Subdomain vs Subdirectory for Your Blog: Which is Better for SEO?

planning the blog structure for seo

When adding a blog to your website it’s often much easier to integrate your content management system (CMS) on a subdomain, but often this isn’t the best-case scenario. 

Popular platforms such as WordPress and Shopify typically don’t allow you to install a brand new CMS into a subfolder but it is allowed on a subdomain.

For instance, you’ll run into problems if you have an eCommerce store running on Shopify – – and you try to install a WordPress CMS on a subfolder of that domain – 

It’s easy to accept the alternative and put your SEO blog on a subdomain but this will ultimately lead to technical SEO or organic traffic problems further down the line. As a growth marketing agency we’ve seen this a ton of times and this is usually the #1 reason why webmasters opt for a subdomain rather than a subdirectory; so we’re very familiar with the issues you may run into.

Before deciding whether a subdomain or subdirectory is the best option for you it’s important to understand what the purpose of the blog is for and what subdomains and subdirectories are specially used for.

Subdomain Structure

Subdomains can be beneficial for many reasons but they can also be harmful if used incorrectly. Let’s talk about how and when to use a subdomain. 

Simply put, a subdomain is an add-on to your primary domain. The main takeaway here is that a subdomain doesn’t automatically receive the same domain authority as your primary domain, the way a subdirectory does. 

structure of a subdomain

It’s important to understand that in most cases, a subdomain is treated as an entirely separate domain. That may mean that you need to pay extra to incorporate tools and software from your primary domain to your subdomain. You’ll also have to verify each subdomain separately and set up tracking for each separate subdomain. 

Subdomains are great when you need to separate sections of your website that have enough content to warrant their own website and don’t need the domain authority from your primary domain. Here are a few examples:

Good subdomain uses:

  • An application behind a login that isn’t being indexed in search engines.
  • Support website with troubleshooting and knowledgebase articles or forums.
  • A merch store on a non-eCommerce website. 
  • Any content that is completely different and/or secondary to your primary website.

This is not an exhaustive list and there are always exceptions, for instance, if your website is a single-page web application then it makes sense to have your blog on a subdomain so as not to interfere with the functionality of the application. 

Bad subdomain uses:

  • Translated language versions of your primary website. 
  • Your primary blog that is driving organic traffic. 
  • Core products or features of your primary website.

Subdirectory Structure

A subdirectory is a sub-section of your primary website and is recognized by crawlers as such. This means that you retain all the domain authority that your primary domain has and continue to build on your website’s comprehensive coverage.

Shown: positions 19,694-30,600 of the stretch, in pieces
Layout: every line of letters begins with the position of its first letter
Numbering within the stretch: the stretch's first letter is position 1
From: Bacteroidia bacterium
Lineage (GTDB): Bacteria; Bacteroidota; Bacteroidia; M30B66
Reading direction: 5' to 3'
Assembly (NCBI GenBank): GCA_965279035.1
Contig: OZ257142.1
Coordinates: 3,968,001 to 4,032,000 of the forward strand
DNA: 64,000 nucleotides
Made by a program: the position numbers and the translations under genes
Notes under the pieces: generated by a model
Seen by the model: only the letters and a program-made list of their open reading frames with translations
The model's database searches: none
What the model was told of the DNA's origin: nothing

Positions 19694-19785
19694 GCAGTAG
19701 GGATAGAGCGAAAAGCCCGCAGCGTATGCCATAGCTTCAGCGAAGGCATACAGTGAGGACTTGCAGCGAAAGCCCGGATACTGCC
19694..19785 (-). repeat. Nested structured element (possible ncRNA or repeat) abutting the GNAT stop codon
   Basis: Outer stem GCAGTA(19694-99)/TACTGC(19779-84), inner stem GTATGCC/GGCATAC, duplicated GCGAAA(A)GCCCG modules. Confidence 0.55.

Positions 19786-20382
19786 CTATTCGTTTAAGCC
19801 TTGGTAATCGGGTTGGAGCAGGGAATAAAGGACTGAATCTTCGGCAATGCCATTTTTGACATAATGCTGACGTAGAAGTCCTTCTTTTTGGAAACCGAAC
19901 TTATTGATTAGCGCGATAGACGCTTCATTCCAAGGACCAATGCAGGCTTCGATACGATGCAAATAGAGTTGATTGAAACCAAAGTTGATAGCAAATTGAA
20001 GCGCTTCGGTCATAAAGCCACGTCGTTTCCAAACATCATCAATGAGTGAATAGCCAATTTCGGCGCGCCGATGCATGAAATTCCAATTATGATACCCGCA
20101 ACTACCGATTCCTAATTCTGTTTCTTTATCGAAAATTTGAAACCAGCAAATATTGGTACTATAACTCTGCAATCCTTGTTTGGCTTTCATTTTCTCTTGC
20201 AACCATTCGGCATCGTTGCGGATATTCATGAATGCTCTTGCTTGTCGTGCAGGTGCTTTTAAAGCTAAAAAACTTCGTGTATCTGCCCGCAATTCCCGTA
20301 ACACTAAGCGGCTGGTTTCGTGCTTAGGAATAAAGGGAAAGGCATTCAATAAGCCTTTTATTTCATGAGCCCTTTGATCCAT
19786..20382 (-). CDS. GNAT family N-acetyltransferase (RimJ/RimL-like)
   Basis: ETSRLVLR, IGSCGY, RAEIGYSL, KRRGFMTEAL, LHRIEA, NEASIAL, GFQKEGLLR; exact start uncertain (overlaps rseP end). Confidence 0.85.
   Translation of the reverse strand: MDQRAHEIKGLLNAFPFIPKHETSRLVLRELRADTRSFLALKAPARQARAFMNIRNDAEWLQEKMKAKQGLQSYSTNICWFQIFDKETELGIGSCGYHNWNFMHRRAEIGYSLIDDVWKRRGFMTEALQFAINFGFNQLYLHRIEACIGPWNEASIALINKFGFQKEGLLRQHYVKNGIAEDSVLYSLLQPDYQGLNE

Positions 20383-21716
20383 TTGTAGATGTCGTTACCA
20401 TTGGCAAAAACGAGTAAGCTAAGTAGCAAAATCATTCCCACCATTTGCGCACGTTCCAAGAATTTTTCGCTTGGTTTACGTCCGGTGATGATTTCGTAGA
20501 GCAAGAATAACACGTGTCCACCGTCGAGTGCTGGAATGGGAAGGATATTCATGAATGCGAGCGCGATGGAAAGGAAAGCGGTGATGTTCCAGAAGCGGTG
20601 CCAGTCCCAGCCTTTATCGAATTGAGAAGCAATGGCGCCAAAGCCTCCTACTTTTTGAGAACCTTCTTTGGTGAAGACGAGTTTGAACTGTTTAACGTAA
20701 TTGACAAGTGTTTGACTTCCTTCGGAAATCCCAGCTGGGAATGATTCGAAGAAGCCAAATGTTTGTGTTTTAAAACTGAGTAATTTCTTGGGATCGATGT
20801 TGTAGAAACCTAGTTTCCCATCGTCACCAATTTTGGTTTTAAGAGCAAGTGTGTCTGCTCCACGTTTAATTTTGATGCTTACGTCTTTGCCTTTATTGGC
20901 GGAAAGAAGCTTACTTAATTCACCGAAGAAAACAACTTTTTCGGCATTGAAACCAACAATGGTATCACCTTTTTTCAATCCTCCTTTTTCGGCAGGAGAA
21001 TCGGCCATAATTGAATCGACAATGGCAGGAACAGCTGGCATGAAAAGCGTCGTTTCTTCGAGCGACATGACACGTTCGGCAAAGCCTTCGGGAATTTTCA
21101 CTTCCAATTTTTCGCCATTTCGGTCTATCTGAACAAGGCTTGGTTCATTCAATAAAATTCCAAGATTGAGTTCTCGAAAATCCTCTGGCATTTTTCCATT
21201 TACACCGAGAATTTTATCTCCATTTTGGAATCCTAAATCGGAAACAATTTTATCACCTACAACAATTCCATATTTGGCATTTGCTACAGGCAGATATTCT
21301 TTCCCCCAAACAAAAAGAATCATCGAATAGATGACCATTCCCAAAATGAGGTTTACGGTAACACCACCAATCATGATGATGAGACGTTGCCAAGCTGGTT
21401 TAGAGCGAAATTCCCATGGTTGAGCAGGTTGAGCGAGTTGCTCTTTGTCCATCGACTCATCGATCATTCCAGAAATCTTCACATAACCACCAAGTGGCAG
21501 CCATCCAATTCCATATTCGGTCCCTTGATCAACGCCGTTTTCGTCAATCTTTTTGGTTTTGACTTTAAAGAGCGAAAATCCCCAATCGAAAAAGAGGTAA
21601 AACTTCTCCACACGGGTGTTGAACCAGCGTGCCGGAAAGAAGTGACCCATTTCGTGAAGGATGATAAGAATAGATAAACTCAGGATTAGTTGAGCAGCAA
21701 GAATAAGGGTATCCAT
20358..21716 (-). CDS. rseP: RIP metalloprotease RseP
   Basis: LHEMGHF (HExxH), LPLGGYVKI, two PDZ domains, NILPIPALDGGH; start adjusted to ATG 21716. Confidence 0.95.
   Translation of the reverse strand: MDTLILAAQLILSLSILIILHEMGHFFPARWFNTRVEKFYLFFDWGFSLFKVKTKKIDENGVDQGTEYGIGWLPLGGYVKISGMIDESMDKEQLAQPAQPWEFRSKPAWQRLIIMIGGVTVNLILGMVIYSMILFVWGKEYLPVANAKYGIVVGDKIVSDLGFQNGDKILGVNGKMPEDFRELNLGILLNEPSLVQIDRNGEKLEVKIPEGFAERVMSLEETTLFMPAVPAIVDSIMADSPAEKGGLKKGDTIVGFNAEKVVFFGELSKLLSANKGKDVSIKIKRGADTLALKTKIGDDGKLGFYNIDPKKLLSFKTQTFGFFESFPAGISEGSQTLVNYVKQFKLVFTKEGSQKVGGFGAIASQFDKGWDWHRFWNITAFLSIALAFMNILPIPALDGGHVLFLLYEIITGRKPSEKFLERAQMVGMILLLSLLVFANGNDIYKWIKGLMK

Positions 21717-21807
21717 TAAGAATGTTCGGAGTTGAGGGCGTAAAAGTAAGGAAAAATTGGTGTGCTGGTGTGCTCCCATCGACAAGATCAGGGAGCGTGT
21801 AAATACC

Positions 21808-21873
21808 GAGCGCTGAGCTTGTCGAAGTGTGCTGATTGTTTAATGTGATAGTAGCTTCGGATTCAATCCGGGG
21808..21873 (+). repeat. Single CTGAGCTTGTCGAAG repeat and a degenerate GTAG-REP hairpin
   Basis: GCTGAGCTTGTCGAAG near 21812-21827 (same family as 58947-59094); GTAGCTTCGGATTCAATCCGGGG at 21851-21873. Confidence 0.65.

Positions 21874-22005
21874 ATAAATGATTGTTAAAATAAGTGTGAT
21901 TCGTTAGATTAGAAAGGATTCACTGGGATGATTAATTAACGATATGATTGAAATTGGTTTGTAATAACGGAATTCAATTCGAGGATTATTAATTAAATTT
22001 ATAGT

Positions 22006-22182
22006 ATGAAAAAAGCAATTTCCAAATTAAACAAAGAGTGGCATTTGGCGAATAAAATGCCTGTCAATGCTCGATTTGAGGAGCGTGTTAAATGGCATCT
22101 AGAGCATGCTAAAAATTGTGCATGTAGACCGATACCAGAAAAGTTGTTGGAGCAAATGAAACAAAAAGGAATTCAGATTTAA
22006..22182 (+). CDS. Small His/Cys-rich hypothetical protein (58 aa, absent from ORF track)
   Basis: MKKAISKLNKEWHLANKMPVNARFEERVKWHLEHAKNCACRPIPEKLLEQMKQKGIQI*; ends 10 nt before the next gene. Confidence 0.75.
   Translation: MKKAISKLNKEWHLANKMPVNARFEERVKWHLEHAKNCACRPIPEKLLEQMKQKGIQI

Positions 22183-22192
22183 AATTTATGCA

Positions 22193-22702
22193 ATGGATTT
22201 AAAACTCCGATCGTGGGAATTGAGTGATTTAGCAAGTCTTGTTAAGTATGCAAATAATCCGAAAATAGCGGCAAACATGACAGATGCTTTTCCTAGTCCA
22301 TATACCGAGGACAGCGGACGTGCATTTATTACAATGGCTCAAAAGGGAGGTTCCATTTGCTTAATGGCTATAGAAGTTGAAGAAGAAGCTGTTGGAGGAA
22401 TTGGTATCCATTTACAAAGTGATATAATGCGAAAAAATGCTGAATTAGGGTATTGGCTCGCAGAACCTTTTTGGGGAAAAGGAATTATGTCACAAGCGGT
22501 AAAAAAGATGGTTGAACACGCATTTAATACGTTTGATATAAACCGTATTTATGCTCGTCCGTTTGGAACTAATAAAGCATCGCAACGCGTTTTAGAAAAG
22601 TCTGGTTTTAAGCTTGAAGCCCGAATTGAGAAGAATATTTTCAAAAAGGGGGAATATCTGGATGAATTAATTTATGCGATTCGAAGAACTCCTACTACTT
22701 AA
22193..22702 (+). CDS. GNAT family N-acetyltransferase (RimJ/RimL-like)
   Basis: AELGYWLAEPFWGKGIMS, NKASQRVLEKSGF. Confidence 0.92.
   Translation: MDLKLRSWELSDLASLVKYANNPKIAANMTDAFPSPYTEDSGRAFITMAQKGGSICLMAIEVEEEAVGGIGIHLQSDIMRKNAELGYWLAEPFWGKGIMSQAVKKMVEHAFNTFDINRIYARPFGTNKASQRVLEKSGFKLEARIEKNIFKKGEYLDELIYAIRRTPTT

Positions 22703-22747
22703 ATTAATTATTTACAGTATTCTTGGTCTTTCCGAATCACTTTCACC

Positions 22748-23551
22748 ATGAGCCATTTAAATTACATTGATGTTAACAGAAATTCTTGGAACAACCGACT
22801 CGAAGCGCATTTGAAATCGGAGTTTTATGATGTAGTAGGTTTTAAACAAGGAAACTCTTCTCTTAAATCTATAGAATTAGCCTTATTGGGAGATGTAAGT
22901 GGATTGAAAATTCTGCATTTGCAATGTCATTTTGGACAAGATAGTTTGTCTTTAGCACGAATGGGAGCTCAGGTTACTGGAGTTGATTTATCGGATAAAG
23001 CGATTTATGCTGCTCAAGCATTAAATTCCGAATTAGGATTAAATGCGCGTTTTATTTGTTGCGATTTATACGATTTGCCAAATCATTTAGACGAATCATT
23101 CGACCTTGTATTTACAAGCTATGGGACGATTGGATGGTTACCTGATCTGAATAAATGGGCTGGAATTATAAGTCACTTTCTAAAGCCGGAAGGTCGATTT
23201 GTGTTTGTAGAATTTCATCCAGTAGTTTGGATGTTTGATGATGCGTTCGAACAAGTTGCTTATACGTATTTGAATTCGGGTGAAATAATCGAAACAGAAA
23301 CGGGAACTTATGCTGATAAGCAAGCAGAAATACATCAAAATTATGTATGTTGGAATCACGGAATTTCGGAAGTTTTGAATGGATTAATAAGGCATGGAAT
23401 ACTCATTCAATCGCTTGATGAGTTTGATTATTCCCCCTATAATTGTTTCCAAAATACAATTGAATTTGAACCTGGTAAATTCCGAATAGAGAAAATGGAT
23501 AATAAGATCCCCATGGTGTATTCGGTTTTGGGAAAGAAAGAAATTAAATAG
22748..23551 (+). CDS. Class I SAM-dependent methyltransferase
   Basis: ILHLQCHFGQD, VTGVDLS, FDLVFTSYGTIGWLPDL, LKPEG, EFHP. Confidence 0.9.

Subdirectories are the preferred option if your content strategy revolves around the same topic as your primary domain and is being used to drive high-quality organic traffic. 

How do subdirectories and subdomains affect SEO?

Google is able to crawl both subdomains and subdirectories so you won’t be penalized for either approach as long as you’ve set each up correctly on the backend. With that being said, there is more technical SEO work needed to effectively index and rank pages on your subdomain. Also, crawlers have come a long way at recognizing subdomains and attributing that traffic and rankings to your domain, but they still have a long way to go.

Subdomains should be verified and submitted to Google Search Console with an XML sitemap

Using a subdirectory strategy concentrates your keywords onto a single domain while the subdomain strategy spreads your keywords across multiple distinct domains. This essentially establishes the subdomain as its own website and is treated as such by crawlers. For SEO purposes, this is putting us at a disadvantage compared to a subdirectory, which is treated as a new section added to your primary domain. 

Should you put a blog on a subdomain or subdirectory?

When talking about an SEO blog, the answer is almost always going to be a subdirectory. Building your blog on a subdirectory allows you to build on top of the existing domain authority that your root domain has built up over time. 

For example, if the domain authority (DA) of your root domain is 85 that means that your blog is also starting at a DA of 85. If you were to add a subdomain to a root domain of 85 there is no specific information from Google to figure out exactly what the DA of that subdomain is. For that reason, it’s best to start a new blog on your root domain so that you don’t have to re-build all the authority that you’ve built up over the years. 


If you’re just launching your blog and looking to optimize it for SEO, consider using a subdirectory over a subdomain. Driving more organic traffic to your root domain and increasing your domain authority is something that I’m sure you’re already working on and using a subdirectory strategy will help improve your effectiveness.

If your organic traffic is suffering and some of your top-performing pages are on subdomains you might want to think about migrating them to the root domain.